Norfolk branch

Catfield Fen, Norfolk

Species to look out for

Welcome

Swallowtail by Peter EelesWelcome to the Norfolk Branch of Butterfly Conservation.

If you live in Norfolk and are a member of Butterfly Conservation you automatically become a member of the Norfolk branch.

Click the link below for the following:

Information about Norfolk

Brief history of the Branch

The Branch activities

How to become a Member

Branch Rules

Past Branch Newsletters

 Click here for more information

 

News From Norfolk

Butterfly Alert No 12

Hello and welcome to alert number 12. Newly reported are Purple and White-letter Hairstreak and Essex Skipper - while Silver-washed Fritillary are now flying in good numbers, as are White Admiral. Holt Country Park also has Broad-bordered Bee Hawk flying now.

BEESTON COMMON FIELD TRIP REPORT

BEESTON COMMON FIELD TRIP REPORT 17 June 2017 A very pleasant day with lots of sun and light wind. 18 people attended the walk. Francis Farrow kindly led us round as it is his patch.

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Norfolk Events

Norfolk: Moth Event - Cley NWT

Thursday 29th June 2017: 9.30am

We will be opening several moth traps put out the night before around this important North Norfolk Nature Reserve courtesy of NWT

Norfolk: Field Trip To Buxton Heath

Saturday 1st July 2017, 10.30am-1.00pm

Walk round this Hevingham Fuel Allotment Charity Site which is managed by NWT, looking for Silver Studded Blue butterflies..

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Butterflies in Norfolk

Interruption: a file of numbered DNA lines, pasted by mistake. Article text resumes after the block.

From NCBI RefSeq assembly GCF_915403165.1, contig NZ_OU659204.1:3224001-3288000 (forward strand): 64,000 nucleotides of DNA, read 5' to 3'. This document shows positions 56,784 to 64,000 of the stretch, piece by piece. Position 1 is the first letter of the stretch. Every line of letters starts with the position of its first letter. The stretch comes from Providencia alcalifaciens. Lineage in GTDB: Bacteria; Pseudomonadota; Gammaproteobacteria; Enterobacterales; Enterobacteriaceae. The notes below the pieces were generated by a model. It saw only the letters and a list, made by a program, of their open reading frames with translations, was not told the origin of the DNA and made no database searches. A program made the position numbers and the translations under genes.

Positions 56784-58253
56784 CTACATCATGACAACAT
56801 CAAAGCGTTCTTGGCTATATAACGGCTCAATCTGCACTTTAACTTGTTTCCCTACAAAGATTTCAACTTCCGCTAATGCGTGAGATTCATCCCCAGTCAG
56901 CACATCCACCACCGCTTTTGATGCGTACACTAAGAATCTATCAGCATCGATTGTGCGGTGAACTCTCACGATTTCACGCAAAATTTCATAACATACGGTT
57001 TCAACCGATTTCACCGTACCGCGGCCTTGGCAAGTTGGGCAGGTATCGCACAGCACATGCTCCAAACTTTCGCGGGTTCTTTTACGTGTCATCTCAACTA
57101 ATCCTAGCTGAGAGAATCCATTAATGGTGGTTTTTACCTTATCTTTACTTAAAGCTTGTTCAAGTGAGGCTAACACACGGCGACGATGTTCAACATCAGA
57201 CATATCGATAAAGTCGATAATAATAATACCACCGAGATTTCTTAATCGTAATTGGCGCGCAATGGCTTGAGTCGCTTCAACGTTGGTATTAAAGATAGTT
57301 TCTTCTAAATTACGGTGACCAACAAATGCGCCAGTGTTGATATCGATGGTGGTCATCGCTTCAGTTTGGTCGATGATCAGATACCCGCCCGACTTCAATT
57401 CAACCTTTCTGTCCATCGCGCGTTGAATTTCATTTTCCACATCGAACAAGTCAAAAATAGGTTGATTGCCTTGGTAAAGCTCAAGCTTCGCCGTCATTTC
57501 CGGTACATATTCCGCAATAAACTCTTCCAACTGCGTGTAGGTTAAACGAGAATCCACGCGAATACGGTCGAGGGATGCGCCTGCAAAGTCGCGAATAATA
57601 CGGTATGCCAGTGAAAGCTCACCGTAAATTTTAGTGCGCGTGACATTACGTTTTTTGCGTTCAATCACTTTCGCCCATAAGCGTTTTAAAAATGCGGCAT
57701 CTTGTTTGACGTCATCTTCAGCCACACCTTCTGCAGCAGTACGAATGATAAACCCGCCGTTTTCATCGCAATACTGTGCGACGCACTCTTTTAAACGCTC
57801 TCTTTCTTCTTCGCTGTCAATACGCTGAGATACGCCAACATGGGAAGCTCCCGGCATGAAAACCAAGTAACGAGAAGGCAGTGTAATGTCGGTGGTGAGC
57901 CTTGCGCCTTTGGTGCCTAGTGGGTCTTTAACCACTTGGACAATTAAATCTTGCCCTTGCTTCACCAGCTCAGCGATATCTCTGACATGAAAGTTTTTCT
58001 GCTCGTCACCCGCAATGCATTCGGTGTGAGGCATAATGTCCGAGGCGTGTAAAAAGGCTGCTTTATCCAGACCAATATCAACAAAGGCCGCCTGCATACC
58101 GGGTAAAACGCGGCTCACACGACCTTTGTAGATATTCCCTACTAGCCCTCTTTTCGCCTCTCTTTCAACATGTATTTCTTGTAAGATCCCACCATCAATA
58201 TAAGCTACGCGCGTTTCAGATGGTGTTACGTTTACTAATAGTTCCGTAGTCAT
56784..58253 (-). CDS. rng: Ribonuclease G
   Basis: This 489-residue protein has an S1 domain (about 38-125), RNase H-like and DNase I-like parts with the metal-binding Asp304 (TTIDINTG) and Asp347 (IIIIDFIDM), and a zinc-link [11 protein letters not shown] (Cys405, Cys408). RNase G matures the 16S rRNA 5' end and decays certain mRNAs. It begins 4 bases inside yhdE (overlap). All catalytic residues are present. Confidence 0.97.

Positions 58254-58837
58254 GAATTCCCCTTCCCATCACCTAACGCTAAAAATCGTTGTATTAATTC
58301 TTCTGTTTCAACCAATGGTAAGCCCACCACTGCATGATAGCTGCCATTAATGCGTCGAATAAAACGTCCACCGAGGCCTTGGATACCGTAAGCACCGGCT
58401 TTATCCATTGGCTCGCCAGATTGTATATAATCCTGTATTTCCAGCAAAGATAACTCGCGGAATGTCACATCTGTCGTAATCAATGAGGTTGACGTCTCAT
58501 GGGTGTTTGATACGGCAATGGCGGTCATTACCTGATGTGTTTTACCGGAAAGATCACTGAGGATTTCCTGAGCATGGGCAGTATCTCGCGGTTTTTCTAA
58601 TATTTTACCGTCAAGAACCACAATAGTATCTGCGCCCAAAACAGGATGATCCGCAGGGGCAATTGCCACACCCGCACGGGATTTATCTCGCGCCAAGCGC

There are thirty-nine species of butterfly found across Norfolk. These range from very widespread and common species, such as the Peacock and Large White, to species with extremely restricted distributions like the Swallowtail. 

Based on the records from 2014, we have provided a list of the butterflies seen across Norfolk.

We have also produced a map and details of where to find these butterflies. This list is being reviewed and updated.

Moths in Norfolk

To date (2014) some 670 species of larger macro-moths and 1120 species of micro-moths have been recorded in Norfolk.  These range from species whose range is virtually limited to the county, such as Small Dotted Footman to a range of migrant species which arrive from Europe from time to time to common moths which occur virtually everywhere.

Norfolk is lucky that it has an extremely active moth group called the Norfolk Moth Survey, distinct from Butterfly Conservation. The Norfolk Moth Survey has a website developed by the current county moth recorder for identification and recording of moths, widely considered to be one of the best in the United Kingdom.  Butterfly Conservation Norfolk branch has a good working relationship with Norfolk Moth Survey (NMS)  . . .  read more click here